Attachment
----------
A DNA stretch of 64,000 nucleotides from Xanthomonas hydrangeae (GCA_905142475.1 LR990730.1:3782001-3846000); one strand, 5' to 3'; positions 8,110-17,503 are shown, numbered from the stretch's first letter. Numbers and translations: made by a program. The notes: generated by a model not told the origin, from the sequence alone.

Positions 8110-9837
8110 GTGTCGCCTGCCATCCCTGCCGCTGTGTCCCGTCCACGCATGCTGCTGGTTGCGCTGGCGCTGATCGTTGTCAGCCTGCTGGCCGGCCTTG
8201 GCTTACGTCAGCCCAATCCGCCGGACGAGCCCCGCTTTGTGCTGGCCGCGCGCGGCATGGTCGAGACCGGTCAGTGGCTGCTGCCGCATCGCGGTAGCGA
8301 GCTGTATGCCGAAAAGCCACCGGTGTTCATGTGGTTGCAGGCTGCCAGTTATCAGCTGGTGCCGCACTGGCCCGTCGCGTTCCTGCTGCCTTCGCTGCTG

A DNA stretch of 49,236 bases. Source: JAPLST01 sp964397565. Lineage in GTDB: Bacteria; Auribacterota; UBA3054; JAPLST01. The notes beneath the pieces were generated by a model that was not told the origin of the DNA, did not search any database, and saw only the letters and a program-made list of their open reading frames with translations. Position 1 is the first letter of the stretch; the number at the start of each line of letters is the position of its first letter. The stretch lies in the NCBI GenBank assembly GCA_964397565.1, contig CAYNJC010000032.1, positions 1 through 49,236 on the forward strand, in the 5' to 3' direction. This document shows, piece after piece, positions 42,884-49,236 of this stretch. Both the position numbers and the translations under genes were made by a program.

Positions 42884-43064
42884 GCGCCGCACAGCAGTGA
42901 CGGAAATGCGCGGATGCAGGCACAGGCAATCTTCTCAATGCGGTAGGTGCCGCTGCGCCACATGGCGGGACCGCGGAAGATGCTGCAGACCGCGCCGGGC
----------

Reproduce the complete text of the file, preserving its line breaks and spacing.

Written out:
A DNA stretch of 64,000 nucleotides from Xanthomonas hydrangeae (GCA_905142475.1 LR990730.1:3782001-3846000); one strand, 5' to 3'; positions 8,110-17,503 are shown, numbered from the stretch's first letter. Numbers and translations: made by a program. The notes: generated by a model not told the origin, from the sequence alone.

Positions 8110-9837
8110 GTGTCGCCTGCCATCCCTGCCGCTGTGTCCCGTCCACGCATGCTGCTGGTTGCGCTGGCGCTGATCGTTGTCAGCCTGCTGGCCGGCCTTG
8201 GCTTACGTCAGCCCAATCCGCCGGACGAGCCCCGCTTTGTGCTGGCCGCGCGCGGCATGGTCGAGACCGGTCAGTGGCTGCTGCCGCATCGCGGTAGCGA
8301 GCTGTATGCCGAAAAGCCACCGGTGTTCATGTGGTTGCAGGCTGCCAGTTATCAGCTGGTGCCGCACTGGCCCGTCGCGTTCCTGCTGCCTTCGCTGCTG

A DNA stretch of 49,236 bases. Source: JAPLST01 sp964397565. Lineage in GTDB: Bacteria; Auribacterota; UBA3054; JAPLST01. The notes beneath the pieces were generated by a model that was not told the origin of the DNA, did not search any database, and saw only the letters and a program-made list of their open reading frames with translations. Position 1 is the first letter of the stretch; the number at the start of each line of letters is the position of its first letter. The stretch lies in the NCBI GenBank assembly GCA_964397565.1, contig CAYNJC010000032.1, positions 1 through 49,236 on the forward strand, in the 5' to 3' direction. This document shows, piece after piece, positions 42,884-49,236 of this stretch. Both the position numbers and the translations under genes were made by a program.

Positions 42884-43064
42884 GCGCCGCACAGCAGTGA
42901 CGGAAATGCGCGGATGCAGGCACAGGCAATCTTCTCAATGCGGTAGGTGCCGCTGCGCCACATGGCGGGACCGCGGAAGATGCTGCAGACCGCGCCGGGC